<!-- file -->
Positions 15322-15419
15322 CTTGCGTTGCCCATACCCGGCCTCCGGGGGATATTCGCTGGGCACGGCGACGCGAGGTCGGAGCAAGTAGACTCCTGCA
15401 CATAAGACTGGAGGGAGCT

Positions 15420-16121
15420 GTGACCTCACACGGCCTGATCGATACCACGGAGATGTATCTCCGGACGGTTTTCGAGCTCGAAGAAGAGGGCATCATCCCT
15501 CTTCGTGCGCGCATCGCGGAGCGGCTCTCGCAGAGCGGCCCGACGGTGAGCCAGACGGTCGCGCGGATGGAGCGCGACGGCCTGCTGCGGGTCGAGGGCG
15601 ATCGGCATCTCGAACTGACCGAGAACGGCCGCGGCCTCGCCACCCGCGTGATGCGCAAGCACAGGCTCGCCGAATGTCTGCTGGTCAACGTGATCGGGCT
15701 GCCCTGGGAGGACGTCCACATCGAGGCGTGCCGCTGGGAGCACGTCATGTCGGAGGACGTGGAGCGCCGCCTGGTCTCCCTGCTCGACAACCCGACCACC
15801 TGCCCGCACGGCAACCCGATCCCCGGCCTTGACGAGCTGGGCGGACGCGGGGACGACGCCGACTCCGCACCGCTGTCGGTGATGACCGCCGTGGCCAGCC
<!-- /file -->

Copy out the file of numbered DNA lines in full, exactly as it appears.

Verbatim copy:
Positions 15322-15419
15322 CTTGCGTTGCCCATACCCGGCCTCCGGGGGATATTCGCTGGGCACGGCGACGCGAGGTCGGAGCAAGTAGACTCCTGCA
15401 CATAAGACTGGAGGGAGCT

Positions 15420-16121
15420 GTGACCTCACACGGCCTGATCGATACCACGGAGATGTATCTCCGGACGGTTTTCGAGCTCGAAGAAGAGGGCATCATCCCT
15501 CTTCGTGCGCGCATCGCGGAGCGGCTCTCGCAGAGCGGCCCGACGGTGAGCCAGACGGTCGCGCGGATGGAGCGCGACGGCCTGCTGCGGGTCGAGGGCG
15601 ATCGGCATCTCGAACTGACCGAGAACGGCCGCGGCCTCGCCACCCGCGTGATGCGCAAGCACAGGCTCGCCGAATGTCTGCTGGTCAACGTGATCGGGCT
15701 GCCCTGGGAGGACGTCCACATCGAGGCGTGCCGCTGGGAGCACGTCATGTCGGAGGACGTGGAGCGCCGCCTGGTCTCCCTGCTCGACAACCCGACCACC
15801 TGCCCGCACGGCAACCCGATCCCCGGCCTTGACGAGCTGGGCGGACGCGGGGACGACGCCGACTCCGCACCGCTGTCGGTGATGACCGCCGTGGCCAGCC